Skip to main content

10 Ways to Make Your Dog’s Life Better

Number 6 will probably surprise you.

by Karen B. London, PhD
June 28, 2021
Woman laying on the grass smiling at her dog
Photo: Guille Faingold / Stocksy

Your pet wants you to read our newsletter. (Then give them a treat.)

Pretty much every pet parent wants their pup to live their best life. You try (and get) to do it all for them — the indestructible chew toy, the new sweater for fall, the best vet in town. But what exactly can we do to increase our dog's happiness quotient? Here’s a short list of ways to exponentially improve the quality of our dogs’ lives.

1. Turn up the dial on the exercise meter.

Dogs adore activity — hence, the crazy exuberance most display at the very whisper of a “walk.” Taking your pup on an extra-long hike, joining you on a jog, or going on a few short outings in addition to those daily walks will be well received. Look for a place your dog can enjoy a safe off-leash run like a dog park, which will make the experience even more enjoyable for them.

2. Fight boredom.

Give your dog more mental stimulation with mind-engaging activities such as enrichment puzzles, new toys, visits to new places, and learning new skills and tricks. 

3. Give them a hand.

Most dogs learn visual signals faster than verbal ones. When training, communicate more clearly by using hand signals along with words. Your dog will heave a figurative sigh of relief at finally being able to understand you.

4. Rub them the right way.

Most dogs, like most people, appreciate a good massage. It not only promotes relaxation, healing and bonding, it feels sooooo good (you’ll know for sure when they’re back leg starts twitching).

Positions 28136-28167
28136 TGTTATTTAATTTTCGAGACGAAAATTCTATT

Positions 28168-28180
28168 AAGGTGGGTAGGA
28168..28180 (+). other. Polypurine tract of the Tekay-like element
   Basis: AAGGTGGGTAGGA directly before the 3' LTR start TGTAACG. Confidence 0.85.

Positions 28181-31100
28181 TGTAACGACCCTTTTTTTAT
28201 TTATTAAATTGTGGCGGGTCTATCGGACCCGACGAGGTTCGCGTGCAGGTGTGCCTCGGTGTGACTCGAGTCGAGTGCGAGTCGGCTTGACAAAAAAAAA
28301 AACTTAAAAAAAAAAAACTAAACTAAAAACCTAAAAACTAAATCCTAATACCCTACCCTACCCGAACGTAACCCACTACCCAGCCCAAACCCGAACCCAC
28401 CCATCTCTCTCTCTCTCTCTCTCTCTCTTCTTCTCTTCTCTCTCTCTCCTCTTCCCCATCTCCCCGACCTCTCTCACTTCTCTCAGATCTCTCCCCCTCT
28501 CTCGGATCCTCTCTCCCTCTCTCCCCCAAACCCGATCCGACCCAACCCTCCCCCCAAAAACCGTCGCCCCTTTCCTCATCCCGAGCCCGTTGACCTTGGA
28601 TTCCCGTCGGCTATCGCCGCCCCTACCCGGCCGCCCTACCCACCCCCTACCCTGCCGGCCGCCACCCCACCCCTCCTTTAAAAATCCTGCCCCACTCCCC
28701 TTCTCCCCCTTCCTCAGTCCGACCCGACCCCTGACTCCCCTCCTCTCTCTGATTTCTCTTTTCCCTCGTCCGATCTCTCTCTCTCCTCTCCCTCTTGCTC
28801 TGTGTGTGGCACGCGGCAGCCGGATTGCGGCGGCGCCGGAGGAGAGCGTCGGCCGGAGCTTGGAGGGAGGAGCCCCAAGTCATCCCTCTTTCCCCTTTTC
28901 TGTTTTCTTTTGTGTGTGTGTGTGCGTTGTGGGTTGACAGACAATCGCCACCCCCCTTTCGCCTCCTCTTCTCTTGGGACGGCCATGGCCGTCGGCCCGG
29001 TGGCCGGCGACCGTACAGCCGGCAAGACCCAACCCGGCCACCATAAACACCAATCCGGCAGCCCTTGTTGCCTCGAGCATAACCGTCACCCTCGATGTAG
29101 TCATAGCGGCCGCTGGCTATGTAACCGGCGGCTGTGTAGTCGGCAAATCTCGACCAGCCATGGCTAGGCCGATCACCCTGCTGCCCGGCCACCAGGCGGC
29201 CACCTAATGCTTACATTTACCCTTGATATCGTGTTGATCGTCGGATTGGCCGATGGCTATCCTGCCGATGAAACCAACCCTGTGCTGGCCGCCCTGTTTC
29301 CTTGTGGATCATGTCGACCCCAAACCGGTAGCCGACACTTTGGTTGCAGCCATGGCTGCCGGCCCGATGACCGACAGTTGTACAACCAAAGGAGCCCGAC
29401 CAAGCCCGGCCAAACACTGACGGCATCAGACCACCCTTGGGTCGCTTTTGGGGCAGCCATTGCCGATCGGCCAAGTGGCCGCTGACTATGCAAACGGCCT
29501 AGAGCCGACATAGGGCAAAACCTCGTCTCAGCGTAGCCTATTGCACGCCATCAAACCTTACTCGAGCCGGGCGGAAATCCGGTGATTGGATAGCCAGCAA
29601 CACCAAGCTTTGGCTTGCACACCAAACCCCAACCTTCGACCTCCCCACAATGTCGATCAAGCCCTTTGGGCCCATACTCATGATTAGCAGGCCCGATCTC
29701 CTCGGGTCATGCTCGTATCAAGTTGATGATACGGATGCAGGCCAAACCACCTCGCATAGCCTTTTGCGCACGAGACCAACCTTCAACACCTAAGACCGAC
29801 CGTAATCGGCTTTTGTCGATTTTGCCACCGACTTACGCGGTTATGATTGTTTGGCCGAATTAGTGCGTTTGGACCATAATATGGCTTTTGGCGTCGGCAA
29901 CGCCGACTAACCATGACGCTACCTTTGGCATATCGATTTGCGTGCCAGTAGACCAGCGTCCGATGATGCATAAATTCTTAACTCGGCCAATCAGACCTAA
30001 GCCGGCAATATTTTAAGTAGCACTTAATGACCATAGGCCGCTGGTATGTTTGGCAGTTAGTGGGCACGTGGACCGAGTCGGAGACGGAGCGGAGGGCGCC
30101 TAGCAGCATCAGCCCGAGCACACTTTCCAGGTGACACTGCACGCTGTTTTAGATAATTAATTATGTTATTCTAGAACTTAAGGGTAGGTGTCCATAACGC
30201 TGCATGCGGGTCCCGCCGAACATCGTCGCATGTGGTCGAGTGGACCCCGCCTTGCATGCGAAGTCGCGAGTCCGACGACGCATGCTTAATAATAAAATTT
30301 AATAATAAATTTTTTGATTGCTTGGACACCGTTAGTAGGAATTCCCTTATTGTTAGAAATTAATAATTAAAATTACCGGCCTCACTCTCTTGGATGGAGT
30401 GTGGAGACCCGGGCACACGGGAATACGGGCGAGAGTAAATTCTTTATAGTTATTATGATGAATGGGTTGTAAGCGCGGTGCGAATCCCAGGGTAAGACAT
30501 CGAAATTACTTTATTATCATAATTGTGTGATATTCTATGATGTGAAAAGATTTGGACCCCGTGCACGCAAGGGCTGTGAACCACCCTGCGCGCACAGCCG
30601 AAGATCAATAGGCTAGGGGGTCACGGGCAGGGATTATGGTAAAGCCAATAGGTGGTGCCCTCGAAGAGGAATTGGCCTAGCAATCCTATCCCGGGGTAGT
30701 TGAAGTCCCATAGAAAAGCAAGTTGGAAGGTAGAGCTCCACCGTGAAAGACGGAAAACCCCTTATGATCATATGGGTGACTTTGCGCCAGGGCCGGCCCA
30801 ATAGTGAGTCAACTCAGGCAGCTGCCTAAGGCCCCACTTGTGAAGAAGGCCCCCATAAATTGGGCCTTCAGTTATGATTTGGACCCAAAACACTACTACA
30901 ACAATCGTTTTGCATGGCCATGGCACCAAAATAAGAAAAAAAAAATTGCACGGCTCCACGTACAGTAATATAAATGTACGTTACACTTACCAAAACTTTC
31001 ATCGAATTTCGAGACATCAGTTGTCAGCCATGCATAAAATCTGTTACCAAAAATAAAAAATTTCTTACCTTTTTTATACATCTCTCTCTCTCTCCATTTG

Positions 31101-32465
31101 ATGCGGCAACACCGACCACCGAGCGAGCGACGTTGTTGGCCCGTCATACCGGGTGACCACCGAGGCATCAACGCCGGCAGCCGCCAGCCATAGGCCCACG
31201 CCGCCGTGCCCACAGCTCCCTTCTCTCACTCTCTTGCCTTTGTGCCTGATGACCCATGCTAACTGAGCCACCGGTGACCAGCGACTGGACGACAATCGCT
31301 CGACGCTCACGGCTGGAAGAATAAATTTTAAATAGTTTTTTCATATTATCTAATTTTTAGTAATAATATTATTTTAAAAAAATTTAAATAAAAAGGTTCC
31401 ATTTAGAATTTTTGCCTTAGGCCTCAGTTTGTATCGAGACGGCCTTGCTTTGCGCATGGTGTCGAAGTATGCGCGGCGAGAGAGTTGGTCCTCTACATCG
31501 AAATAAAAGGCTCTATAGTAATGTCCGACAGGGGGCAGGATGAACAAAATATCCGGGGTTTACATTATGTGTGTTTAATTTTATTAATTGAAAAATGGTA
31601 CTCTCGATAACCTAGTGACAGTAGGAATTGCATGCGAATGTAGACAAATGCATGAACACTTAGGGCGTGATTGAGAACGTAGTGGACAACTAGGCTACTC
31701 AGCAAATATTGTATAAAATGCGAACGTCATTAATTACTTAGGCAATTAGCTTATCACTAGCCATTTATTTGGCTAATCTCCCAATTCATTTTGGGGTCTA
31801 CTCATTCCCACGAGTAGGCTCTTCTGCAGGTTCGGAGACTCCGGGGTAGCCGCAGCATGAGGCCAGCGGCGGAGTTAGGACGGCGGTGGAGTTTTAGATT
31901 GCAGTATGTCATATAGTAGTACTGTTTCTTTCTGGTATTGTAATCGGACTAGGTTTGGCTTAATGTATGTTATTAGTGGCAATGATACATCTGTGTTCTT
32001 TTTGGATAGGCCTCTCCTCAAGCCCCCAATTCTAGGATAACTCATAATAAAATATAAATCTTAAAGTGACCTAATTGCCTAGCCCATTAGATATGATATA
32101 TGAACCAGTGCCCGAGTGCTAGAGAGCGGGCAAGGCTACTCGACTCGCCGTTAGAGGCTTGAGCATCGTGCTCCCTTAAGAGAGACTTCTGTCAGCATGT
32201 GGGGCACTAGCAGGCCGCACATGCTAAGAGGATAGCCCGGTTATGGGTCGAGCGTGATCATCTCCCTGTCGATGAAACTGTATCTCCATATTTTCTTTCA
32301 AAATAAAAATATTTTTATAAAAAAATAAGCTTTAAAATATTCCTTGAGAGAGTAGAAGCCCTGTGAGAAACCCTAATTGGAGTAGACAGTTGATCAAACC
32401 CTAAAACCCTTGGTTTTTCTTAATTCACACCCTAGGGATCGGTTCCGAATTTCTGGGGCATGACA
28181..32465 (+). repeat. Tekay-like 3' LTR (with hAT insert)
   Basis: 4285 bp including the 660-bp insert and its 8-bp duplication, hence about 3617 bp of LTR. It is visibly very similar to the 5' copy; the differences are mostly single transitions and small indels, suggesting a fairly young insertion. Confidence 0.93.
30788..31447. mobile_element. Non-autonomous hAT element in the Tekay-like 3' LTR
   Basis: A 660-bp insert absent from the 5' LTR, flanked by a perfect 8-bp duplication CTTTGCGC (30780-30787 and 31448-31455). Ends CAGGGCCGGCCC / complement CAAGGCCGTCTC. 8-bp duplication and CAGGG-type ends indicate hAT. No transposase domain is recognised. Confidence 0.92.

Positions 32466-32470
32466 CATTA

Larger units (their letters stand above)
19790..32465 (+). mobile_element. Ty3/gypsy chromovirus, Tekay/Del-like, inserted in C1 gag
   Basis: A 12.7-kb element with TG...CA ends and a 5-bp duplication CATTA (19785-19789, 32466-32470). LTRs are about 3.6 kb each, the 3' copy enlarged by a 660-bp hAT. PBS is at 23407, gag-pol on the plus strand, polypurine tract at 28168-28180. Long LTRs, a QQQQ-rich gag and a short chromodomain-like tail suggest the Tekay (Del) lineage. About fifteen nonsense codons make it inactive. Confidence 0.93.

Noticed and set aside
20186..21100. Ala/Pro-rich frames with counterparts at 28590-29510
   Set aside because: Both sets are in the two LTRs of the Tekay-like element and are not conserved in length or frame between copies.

5. Stop and smell the world.

Dogs need to be dogs, and that means allowing them time to explore the world’s wonderful (and not so wonderful) odors. You can also try to engage them in scent work activities:. Using their noses comes naturally, so tracking or playing scent games is fun for dogs.

6. Free them from fashion.

Consider removing your dog’s collar at night. Dogs will probably enjoy the freedom just as much as we do when we take off our belts, watches or earrings. Plus, the noise of jingling tags bothers many dogs; to reduce it, tape the tags together or stow them in a pouch designed for that purpose.

7. Feed them well.

While the debate about canine nutrition rages, most people agree that a variety of food, especially if it’s healthy and fresh, has many advantages. Carefully consider what you feed your dog, do some research, and ask your veterinarian for help in making good choices.

8. Keep them tidy.

Good grooming is essential; dogs are most comfortable when their coats are orderly and free of any mats that tug uncomfortably at their skin. Abolishing tangles helps them eliminate more easily (aka no poop stuck in their fur!) and short toenails allow for easier movement comfortably. And no matter how darling your dog may look with fur hanging over the eyes, or how popular that style is for the breed, a haircut that allows for unobstructed vision is a better (and safer) choice.

9. Play it up.

Make play dates for your dog with other nice, well-socialized pups. Most dogs love to play with other dogs, and their exhilaration is palpable as they frolic together.

10. Sharpen your focus.

Dogs value the time we spend focused completely on them, and that’s easiest to do without anyone else present. This quality time is especially valuable and important in multi-dog households. So carve out some one on one time for your pup every day to make their tail wag like crazy.

Related articles

Karen London holding up a small dog

Karen B. London, PhD

Karen B. London, Ph.D., is a Certified Applied Animal Behaviorist and Certified Professional Dog Trainer who specializes in working with dogs with serious behavioral issues, including aggression, and has also trained other animals including cats, birds, snakes, and insects. She writes the animal column for the Arizona Daily Sun and is an Adjunct Professor in the Department of Biological Sciences at Northern Arizona University. She is the author of six books about training and behavior, including her most recent, Treat Everyone Like a Dog: How a Dog Trainer’s World View Can Improve Your Life.